Repose is part of a societal shift that has been ongoing for several decades and that seems to be intensifying. The shift is from a Doing orientation to a Being orientation. The Doing orientation focuses on accomplishment, money, status, and various forms of worldly success. Even in leisure, people with a Doing orientation are looking to achieve something, whether it be winning a golf game, training for a triathlon, accumulating collectibles, or the attainment of some other goal. The Being orientation focuses on immediate experience, happiness, love, and the full enjoyment of the present moment. During times of leisure, people with a Being orientation will do what feels good, whether it be lying on a beach, playing with their dogs, or going for a long walk in nature.
The two orientations represent very different forms of consciousness. The Doing orientation corresponds to an active mode of consciousness that is dominated by goals, expectations, strategies and logic, whereas the Being orientation engages a receptive mode of consciousness that focuses more on images, sensations, and intuition than on logic. One of the major differences between these two modes is that the active mode revolves around the self whereas the receptive mode is self-transcendent.
Evidence of this Being Revolution can be seen everywhere. In 2010, Time magazine identified the 10 major trends that would shape the next decade. One of these is the evolution of a "dropout economy", characterized by a move from traditional education and jobs to grass-roots economies, home schooling, "cage-free families" that abandon suburbia for life on the open road, voluntary simplicity, and other alternatives to the economic rat race. In the 2012 Presidential race, Mitt Romney referred to the "47 percent" who are not contributing federal taxes but rather are receiving some type of benefits (including Medicare, Medicaid, and Social Security) from the government. Part of this trend which Romney may or may not have reported accurately is due to the aging of the population. But there is also the very real movement away from traditional careers and towards pursuits that are more fulfilling.
Another trend reported by Time is the "twilight of the elites," meaning the steady decline of the three major institutions that have dominated public life: government, religion, and corporations. Growing numbers of people have withdrawn their trust and support of these institutions because of a divergence in values. Individuals with a Being orientation are clashing with institutions that promote a Doing orientation. This incompatibility is showing up in a number of ways: growing mistrust, outright rejection of certain institutions such as the Catholic Church, and massive uprisings such as the ones currently being reported in China and Ferguson, MO.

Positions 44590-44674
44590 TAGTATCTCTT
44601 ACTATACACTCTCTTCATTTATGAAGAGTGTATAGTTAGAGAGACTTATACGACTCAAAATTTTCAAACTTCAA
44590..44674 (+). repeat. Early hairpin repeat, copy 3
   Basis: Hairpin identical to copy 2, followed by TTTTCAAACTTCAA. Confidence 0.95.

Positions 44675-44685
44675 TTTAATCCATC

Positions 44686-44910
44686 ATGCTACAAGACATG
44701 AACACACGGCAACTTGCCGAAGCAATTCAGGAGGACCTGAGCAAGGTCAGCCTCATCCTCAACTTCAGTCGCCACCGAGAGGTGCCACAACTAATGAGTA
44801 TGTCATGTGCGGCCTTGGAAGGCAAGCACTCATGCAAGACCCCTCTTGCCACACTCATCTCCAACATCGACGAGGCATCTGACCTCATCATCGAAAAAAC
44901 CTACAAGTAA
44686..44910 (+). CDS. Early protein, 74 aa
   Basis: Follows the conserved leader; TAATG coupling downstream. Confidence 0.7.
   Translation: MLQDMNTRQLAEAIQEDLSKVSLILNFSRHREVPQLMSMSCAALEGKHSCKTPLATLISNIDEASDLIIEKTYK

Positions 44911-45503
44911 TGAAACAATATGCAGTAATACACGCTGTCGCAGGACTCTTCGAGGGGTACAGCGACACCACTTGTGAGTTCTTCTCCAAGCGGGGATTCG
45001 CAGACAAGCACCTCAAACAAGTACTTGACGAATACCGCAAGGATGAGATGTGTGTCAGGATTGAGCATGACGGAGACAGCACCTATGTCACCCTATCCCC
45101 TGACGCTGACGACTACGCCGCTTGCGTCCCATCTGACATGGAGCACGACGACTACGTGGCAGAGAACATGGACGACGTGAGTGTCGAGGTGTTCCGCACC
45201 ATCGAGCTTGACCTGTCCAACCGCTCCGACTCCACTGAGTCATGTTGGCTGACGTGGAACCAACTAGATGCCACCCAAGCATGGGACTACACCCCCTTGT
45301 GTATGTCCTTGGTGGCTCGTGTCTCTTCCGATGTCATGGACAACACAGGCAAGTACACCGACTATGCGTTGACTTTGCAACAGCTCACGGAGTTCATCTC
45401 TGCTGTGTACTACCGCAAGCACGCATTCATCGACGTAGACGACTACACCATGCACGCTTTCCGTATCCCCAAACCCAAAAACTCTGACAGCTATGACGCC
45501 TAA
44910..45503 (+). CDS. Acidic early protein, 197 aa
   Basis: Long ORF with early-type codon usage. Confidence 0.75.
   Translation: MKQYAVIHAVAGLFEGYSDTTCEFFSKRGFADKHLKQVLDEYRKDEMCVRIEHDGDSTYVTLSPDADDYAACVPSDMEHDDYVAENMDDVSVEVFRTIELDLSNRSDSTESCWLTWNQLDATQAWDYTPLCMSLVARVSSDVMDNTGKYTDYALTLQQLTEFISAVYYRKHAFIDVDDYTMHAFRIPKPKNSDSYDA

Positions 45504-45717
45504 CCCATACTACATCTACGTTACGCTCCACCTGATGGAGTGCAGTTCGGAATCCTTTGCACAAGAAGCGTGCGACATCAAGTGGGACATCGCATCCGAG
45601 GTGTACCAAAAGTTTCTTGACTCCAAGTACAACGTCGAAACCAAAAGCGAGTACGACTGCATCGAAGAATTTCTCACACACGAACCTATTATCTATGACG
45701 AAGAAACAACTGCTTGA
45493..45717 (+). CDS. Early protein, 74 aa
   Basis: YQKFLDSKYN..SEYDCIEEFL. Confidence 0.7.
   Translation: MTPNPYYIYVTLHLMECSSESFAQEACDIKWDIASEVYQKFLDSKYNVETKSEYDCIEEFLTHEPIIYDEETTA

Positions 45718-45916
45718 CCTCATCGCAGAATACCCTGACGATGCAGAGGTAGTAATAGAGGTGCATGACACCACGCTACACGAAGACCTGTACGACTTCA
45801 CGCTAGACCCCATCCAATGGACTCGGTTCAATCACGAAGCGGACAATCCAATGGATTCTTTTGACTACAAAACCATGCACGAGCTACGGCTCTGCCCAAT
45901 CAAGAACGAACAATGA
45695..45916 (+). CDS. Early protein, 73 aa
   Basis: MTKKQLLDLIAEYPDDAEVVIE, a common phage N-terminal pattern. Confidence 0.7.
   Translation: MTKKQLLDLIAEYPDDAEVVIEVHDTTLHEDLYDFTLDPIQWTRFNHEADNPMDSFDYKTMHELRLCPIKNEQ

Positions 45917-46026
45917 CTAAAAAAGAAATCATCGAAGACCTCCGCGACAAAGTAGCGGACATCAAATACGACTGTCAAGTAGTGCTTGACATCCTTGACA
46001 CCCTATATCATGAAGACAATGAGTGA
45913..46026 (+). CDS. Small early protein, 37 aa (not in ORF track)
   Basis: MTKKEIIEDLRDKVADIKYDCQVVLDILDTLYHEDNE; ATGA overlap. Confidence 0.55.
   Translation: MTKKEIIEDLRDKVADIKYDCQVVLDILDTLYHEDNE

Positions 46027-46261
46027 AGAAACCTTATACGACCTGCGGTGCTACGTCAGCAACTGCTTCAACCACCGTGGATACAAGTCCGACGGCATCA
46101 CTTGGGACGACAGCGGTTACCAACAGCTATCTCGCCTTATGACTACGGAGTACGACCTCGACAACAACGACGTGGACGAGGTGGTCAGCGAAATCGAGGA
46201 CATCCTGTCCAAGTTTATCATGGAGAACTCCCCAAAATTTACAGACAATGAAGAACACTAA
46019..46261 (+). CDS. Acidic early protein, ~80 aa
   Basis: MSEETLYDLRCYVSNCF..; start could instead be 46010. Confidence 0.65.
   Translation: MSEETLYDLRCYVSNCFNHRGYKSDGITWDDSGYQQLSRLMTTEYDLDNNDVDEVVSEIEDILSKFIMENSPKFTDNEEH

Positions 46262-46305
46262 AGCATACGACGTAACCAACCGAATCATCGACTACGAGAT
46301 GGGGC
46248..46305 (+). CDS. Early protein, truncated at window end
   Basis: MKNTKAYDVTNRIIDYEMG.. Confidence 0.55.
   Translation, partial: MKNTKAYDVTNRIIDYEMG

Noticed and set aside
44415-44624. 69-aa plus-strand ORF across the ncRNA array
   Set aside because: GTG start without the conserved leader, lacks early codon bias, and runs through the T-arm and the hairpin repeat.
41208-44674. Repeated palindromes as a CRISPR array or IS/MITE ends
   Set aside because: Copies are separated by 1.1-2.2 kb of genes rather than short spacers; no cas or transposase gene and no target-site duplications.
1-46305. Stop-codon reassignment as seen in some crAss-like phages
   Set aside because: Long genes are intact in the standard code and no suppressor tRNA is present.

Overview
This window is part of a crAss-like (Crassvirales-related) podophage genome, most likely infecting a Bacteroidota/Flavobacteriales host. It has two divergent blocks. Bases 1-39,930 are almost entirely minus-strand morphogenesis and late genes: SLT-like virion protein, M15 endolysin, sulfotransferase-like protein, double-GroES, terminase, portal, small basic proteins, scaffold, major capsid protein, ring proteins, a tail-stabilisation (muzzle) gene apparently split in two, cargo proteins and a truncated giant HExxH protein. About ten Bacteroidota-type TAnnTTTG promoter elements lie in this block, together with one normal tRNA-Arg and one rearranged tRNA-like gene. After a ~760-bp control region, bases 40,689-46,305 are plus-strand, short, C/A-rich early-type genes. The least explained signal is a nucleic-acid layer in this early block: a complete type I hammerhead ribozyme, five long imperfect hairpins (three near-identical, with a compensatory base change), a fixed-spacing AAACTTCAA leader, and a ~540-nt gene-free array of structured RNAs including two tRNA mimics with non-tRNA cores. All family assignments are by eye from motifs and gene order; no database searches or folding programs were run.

Even in academia, there is plenty of evidence of this revolution taking hold. Two decades ago, topics like meditation and self-transcendence would not be touched by mainstream, peer-reviewed journals. Today, the number of articles addressing these and related topics is growing rapidly. The field of positive psychology has grown rapidly in the past decade, with its focus on Being issues such as happiness, loving relationships, the search for meaning, engagement in the present moment, and psychological well-being.
Those who are doubtful that such a revolution is taking place cite the "centers of chaos" that we all hear about in the daily news. The conflict we are seeing in the world is increasingly taking the form of popular uprisings against institutions that are oppressive, unjust, and out of touch with the genuine concerns and welfare of the people. Whether or not these uprisings give rise to constructive and meaningful change in the short-term, what matters is that they are an expression of a growing dissatisfaction with institutional values. Ultimately, it boils down to a demand for more Being values in a world that has traditionally been dominated by those who embrace Doing values.
Our friend and colleague, Dr. Rubin Naiman, pointed out in a recent conversation that his enthusiastic support of Repose stems from the fact that--like sleep--it is not a means to an end. We engage in Repose for its own sake; it has no agenda other than the fact that we feel good when we are in Repose. Those good feelings carry over to the rest of our lives, and there is no question this carryover can be seen in terms of improvements to physical and mental health. But the main reason we embrace Repose is that it draws us fully into the present moment and the rich experience of the here and now.